The Hidden Curriculum and the Truth About Schooling

"We don't need no education. We Don't need no thought control. Hey! Teacher! Leave those kids alone." Pink Floyd, in their iconic song Another Brick in the Wall 

(Source)

Sometimes, I wonder if it would have made what I have to say about school more credible if I was a dropout (rise-out, opt-out...) myself, instead of a lifelong unschooler.

Because as such, it's assumed quite often that I must have no clue what I'm talking about.  School doesn't really teach obedience to authority, conformity, and all that jazz.  I just think it does, because I've never been to school to see how nice it is, and instead have been turned against this fine institution by my prejudiced parents.  Or so the idea goes, at least.

It's true that I can't ever know from personal experience what elementary or high school is like (besides kindergarten, of course), but I feel very confident making the statements I do about school.  Why?  Because all the research I've done shows not only that school really does teach obedience and conformity, but that the educators in the schooling system are well aware of that fact.

Open any mainstream/used in university classes sociology or education text, and I can almost guarantee that it mentions something called "the hidden curriculum."

I found this description of the hidden curriculum in a book called Sociology of Education: An Introductory View From Canada that we picked up a while ago secondhand (I posted briefly about it when I first discovered the passage): 
"The fundamental patterns in any society are held together by tacit ideological assumptions.  In schools, some rules are not overt, but they serve to organize and legitimate the activities of teachers and students.  Much of what the school teaches and the students learn does not appear in the formal curriculum.  Successful school performance requires that the student learn what are considered important and useful skills and knowledge.  But students must also have the skills to uncover the hidden rules and expectations that affect their dispositions, identities, and personalities.  For example, schools emphasize conformity, deferred gratification, achievement, competitiveness, and obedience to authority [emphasis is mine].  Students must understand the social and other dimensions of this hidden curriculum.  The hidden curriculum refers to the tacit teaching of norms, values, and dispositions that occurs through student's social experiences in routine school activities."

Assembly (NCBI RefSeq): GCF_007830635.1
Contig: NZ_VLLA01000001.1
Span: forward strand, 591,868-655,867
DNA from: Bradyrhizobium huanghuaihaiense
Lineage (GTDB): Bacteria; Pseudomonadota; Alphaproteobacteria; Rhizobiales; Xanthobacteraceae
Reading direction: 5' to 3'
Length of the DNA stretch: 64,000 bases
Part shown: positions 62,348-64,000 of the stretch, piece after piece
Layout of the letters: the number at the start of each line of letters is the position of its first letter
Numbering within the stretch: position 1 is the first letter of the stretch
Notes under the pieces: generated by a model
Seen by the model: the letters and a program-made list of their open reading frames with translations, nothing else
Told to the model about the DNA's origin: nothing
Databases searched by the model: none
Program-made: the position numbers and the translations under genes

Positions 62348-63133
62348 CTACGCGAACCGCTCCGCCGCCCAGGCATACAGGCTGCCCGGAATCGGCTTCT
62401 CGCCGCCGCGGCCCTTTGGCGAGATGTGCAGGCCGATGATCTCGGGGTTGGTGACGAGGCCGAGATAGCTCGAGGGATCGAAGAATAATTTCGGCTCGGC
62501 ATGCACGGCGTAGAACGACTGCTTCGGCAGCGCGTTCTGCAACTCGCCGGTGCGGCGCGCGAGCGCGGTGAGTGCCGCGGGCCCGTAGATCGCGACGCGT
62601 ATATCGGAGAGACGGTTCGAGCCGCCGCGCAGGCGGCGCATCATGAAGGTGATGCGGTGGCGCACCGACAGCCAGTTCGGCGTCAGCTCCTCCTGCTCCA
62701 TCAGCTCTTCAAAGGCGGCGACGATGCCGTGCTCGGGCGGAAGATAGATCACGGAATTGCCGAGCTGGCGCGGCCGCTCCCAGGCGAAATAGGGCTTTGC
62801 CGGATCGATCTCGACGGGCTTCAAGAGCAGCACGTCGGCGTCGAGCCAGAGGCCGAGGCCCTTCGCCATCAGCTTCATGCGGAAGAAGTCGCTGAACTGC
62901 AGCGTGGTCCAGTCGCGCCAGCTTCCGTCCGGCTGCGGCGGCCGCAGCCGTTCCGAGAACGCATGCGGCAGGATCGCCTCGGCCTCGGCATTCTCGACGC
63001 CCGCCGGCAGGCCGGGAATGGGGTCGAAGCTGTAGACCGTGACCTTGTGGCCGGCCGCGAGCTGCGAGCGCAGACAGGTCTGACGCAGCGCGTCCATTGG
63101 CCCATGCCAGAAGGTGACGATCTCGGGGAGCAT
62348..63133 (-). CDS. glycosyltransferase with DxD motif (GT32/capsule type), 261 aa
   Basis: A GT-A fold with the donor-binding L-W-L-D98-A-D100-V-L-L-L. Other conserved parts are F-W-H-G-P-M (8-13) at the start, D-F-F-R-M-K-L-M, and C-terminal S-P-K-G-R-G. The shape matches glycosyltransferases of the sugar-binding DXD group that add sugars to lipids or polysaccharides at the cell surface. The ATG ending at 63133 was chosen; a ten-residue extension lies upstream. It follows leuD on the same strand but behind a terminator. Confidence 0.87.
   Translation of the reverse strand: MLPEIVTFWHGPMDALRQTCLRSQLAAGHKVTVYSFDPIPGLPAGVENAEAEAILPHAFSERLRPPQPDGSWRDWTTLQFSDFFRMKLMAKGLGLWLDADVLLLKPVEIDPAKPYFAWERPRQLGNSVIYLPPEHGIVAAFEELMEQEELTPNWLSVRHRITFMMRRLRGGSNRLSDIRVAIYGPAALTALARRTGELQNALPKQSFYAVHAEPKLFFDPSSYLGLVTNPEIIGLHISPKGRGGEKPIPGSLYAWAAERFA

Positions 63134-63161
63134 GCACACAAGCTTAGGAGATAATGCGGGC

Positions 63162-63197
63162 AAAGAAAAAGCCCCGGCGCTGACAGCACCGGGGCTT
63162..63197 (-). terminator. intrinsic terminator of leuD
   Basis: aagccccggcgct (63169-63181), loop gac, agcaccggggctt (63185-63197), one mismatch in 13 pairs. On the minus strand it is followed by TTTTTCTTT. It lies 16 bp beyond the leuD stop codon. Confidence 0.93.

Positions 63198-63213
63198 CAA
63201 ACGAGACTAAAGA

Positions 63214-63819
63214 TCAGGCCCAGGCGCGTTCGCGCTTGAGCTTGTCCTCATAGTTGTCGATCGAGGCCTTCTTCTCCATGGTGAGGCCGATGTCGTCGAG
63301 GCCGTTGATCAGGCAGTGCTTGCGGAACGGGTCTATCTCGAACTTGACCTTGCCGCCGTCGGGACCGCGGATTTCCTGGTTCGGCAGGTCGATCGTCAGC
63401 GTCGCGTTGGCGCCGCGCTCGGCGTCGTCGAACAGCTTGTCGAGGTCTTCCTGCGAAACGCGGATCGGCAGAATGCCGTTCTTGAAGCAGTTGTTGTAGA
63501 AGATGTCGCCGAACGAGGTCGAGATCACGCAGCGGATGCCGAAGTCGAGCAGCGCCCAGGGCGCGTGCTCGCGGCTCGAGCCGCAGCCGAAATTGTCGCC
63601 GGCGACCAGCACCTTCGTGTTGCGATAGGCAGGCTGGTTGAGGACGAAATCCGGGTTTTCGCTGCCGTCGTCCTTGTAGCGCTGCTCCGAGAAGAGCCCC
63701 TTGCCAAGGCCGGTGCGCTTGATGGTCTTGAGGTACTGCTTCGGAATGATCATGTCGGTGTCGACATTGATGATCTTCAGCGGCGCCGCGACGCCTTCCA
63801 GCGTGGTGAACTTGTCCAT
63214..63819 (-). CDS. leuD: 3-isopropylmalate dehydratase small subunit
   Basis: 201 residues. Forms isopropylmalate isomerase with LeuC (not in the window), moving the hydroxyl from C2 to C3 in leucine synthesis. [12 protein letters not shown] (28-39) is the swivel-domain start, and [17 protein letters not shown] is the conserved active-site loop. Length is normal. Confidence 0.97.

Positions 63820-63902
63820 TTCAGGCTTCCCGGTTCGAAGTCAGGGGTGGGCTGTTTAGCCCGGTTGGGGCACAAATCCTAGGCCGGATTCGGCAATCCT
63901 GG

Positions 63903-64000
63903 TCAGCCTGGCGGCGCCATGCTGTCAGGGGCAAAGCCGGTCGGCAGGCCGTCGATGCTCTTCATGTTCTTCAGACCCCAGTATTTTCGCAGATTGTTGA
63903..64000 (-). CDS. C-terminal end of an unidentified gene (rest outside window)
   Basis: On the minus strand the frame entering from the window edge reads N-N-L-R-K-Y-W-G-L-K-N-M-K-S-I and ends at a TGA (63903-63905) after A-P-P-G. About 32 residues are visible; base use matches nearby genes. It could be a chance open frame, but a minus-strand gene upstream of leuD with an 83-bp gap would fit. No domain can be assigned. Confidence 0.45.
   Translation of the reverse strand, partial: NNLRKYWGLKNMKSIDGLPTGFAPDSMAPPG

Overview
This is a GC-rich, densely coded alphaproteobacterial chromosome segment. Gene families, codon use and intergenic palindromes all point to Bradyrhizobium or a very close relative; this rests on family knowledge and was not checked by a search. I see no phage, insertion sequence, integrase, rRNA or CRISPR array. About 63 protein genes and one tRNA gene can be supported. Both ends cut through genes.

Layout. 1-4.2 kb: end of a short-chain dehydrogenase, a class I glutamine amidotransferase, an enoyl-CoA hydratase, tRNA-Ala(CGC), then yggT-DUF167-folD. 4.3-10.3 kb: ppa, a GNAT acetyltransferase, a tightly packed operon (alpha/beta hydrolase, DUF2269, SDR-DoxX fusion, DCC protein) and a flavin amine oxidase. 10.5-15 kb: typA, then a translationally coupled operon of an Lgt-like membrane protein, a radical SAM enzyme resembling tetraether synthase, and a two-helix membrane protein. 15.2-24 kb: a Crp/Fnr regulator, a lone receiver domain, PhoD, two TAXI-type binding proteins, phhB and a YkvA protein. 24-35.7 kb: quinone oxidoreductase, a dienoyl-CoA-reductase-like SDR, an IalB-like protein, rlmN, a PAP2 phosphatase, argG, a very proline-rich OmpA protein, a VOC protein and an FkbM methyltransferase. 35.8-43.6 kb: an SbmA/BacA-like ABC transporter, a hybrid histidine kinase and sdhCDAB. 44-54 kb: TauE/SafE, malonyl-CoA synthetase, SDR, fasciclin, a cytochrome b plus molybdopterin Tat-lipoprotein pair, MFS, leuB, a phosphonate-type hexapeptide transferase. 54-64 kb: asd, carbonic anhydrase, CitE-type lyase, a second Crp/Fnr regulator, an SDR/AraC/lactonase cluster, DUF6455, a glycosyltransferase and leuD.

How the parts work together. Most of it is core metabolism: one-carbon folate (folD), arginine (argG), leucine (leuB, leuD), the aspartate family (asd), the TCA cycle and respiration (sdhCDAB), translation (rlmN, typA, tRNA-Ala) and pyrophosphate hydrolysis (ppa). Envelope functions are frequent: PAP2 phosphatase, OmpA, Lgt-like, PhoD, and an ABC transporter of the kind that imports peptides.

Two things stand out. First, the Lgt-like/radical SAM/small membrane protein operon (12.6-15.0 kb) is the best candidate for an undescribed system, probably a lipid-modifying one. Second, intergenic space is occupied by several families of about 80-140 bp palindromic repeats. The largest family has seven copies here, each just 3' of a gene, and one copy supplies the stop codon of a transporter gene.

In another book, Society: The Basics (Canadian edition), it's noted that:
"...the school's so-called hidden curriculum, subtle presentations of political or cultural ideas, imparts important cultural values.  School activities such as spelling bees and sports encourage competition and showcase success.  Children also receive countless messages that their society's culture is both practically and morally good."
Taught to think our culture is both "practically and morally good," is it any wonder that things continue to be so bad?  If our culture is good, then there's obviously no need to change things in any real or radical way.  The same book also goes on to say that "schools further socialize young people into culturally approved gender roles," something that, as a person who often chooses to identify as a feminist, and has a good handful of queer friends, disturbs me on multiple levels.

I find it funny that so many people consider writers like John Taylor Gatto (who wrote, among many other things, this essay, which I think is great) to be so shocking, considering he's really just framing what the education profession knows to be true in a different light.

This is all just to say that not only do I consider myself justified in my dislike of the schooling institution, but also that the people who claim these things are untrue don't seem to have done much research themselves.  It seems they react in automatic defensiveness, and out of a desire for it simply not to be true, not because they've actually thought about or researched the possibility that, well, it is true!  Now if only more people could start seeing that truth, things would start changing faster...

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